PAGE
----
Cortisol can inhibit or delay melatonin production, which induces sleep. So try not to go to bed worrying.
Some apps offer sleep stories and meditations that can be done before bedtime. Reading a book or journaling can also help.
Breathing and Body Connection
Deep breathing, meditation, and yoga, are all activities that can help the mind and the body to calm down. Research has found that deep breathing can lower the levels of cortisol. So this is definitely not a “woo-woo” kind of strategy. It works.
Low-impact exercises or rest between hard workouts
Walking outdoors is great for stress relief. Some people find higher impact exercises such as running to be of relief as well, so whatever works for you. Higher intensity exercise release cortisol, so it's important to rest or do light recovery movements in between workouts. However, lighter exercises can be beneficial for stress, especially outdoor activities or fun movements such as dancing.
I talk about self-care all the time. It means different things to different people. For me, massages are not it. But a walk on the beach by myself definitely is. So find your reward, your favorite ways to care for yourself. Doing these often can be very helpful for your mind and can also relax your body.
If you’re going through a stressful situation that may linger for a while, I advise the help of mental health professional. Emotional health is as important as physical health and worth the effort.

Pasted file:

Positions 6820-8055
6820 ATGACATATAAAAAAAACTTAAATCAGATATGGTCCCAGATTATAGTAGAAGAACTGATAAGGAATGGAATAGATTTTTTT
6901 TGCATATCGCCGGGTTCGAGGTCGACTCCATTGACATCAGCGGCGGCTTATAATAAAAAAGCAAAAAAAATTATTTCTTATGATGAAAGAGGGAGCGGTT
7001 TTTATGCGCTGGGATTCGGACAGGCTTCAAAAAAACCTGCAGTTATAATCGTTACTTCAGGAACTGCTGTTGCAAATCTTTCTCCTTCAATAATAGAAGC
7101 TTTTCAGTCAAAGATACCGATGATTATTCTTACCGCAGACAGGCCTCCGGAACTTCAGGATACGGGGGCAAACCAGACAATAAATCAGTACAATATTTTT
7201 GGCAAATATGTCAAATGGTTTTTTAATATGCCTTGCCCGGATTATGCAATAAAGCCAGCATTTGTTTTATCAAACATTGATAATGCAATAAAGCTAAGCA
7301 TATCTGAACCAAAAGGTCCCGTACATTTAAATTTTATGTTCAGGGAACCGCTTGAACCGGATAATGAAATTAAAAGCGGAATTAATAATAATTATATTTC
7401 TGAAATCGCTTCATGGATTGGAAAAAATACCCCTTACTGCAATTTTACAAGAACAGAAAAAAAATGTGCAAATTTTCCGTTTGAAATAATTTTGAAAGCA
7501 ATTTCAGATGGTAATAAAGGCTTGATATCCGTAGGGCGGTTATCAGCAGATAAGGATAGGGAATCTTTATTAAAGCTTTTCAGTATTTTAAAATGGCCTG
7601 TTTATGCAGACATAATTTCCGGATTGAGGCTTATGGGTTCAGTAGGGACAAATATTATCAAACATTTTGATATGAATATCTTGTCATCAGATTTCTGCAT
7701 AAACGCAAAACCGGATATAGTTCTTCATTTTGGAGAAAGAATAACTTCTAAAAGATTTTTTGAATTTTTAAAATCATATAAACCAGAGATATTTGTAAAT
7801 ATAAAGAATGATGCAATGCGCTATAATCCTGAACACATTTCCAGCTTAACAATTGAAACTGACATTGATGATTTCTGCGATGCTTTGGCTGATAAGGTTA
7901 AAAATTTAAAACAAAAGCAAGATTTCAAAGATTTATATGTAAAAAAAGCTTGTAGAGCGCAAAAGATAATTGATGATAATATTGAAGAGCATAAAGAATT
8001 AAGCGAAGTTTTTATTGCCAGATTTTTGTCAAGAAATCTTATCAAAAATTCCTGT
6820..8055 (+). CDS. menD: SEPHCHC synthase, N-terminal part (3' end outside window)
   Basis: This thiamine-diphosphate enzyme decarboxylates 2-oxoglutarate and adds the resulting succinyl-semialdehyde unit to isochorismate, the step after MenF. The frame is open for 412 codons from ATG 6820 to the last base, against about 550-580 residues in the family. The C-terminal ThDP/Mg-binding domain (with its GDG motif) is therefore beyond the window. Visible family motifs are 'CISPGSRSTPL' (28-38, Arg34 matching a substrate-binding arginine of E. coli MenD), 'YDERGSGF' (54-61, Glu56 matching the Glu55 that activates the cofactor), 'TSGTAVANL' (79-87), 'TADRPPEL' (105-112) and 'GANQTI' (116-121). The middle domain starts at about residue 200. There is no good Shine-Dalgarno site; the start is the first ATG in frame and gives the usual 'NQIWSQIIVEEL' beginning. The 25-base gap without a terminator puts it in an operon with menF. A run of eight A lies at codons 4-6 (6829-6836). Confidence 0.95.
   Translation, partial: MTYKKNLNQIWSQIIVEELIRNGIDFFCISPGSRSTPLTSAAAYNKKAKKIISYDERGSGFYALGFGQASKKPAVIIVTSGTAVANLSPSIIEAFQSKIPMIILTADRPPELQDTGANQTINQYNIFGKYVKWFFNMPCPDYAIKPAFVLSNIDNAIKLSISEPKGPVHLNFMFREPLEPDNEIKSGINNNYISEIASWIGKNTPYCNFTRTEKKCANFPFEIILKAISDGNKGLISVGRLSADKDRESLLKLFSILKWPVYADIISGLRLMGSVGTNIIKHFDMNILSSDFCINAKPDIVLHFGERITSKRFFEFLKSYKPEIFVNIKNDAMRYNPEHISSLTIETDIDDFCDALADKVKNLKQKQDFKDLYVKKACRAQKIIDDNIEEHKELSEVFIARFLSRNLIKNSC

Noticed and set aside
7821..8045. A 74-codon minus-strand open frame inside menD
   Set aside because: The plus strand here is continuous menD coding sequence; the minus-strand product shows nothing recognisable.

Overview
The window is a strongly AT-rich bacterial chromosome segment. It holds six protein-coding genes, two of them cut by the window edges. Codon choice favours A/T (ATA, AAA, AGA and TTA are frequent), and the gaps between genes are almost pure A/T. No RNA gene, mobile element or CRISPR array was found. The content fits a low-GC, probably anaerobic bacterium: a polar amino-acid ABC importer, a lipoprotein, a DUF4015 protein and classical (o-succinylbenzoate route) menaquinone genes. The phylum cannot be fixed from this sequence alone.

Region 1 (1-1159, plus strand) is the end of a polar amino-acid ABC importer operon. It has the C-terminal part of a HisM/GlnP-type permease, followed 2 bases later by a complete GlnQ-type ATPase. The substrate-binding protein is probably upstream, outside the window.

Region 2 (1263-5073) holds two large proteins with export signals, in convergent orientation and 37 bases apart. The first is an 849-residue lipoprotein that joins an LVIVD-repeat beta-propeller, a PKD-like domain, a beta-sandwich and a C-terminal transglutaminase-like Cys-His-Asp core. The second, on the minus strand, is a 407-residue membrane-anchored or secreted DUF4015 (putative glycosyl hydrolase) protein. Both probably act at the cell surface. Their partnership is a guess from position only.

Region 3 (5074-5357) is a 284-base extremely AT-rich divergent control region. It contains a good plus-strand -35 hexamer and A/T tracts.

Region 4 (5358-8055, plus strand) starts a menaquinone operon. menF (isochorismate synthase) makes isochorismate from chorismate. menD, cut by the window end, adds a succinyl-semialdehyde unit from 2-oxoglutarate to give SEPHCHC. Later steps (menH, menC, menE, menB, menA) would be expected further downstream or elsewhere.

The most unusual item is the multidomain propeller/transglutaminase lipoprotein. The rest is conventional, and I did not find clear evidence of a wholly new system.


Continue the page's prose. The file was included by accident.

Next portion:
Why is it harder to lose and manage weight during perimenopause and beyond? Because there is a complex web of factors and circumstances that can occur during this period: women tend to have more responsibilities and stressful lives, there may be hormonal imbalances, we are at a “sandwich generation” of older kids and elderly parents that demand our attention.
But we also have had many years of experience to know that life is not a sea of roses, and we can equip ourselves with knowledge and even seek professional support when we need to.
We realize that sometimes we CANNOT take care of everything and everyone at the cost of taking care of OURSELVES.
We become aware of our own well-being because if we don’t take care of ourselves, everyone else around us will suffer too.
So managing stress is as important as all the other things you do to take care of yourself. Don’t overlook it or your well-being will be compromised.
Epel ES, McEwen B, Seeman T, et al. Stress and body shape: Stress-induced cortisol secretion is consistently greater among women with central fat. Psychosom Med. 2000;62(5):623-632.
Epel E, Lapidus R, McEwen B, Brownell K. Stress may add bite to appetite in women: A laboratory study of stress-induced cortisol and eating behavior. Psychoneuroendocrinology. 2001;26(1):37-49.
Weinstein R. The Stress Effect. New York: Avery-Penguin Group; 2004.
Sher L. Type D personality: The heart, stress, and cortisol. QJM. 2005;98(5):323-329.
Cortisol — Its Role in Stress, Inflammation, and Indications for Diet Therapy By Dina AronsonToday’s Dietitian Vol. 11 No. 11 P. 38
compared to subcutaneous fat (8). This may also increase cortisol’s fat accumulating and fat cell size enlarging effect.
Mariemi, J. E., Kronholm, S. Aunola, et al. Visceral fat and psychosocial stress in identical twins discordant for obesity. Journal of Internal Medicine 251: 35-43, 2002.
Rosmond, R., M.F. Dallman, & P. Bjorntorp. Stress-related cortisol secretion in men: relationships with abdominal obesity and endocrine, metabolic, and hemodynamic abnormalities. Journal of Clinical Endocrinology and Metabolism83: 1853-1859, 1998.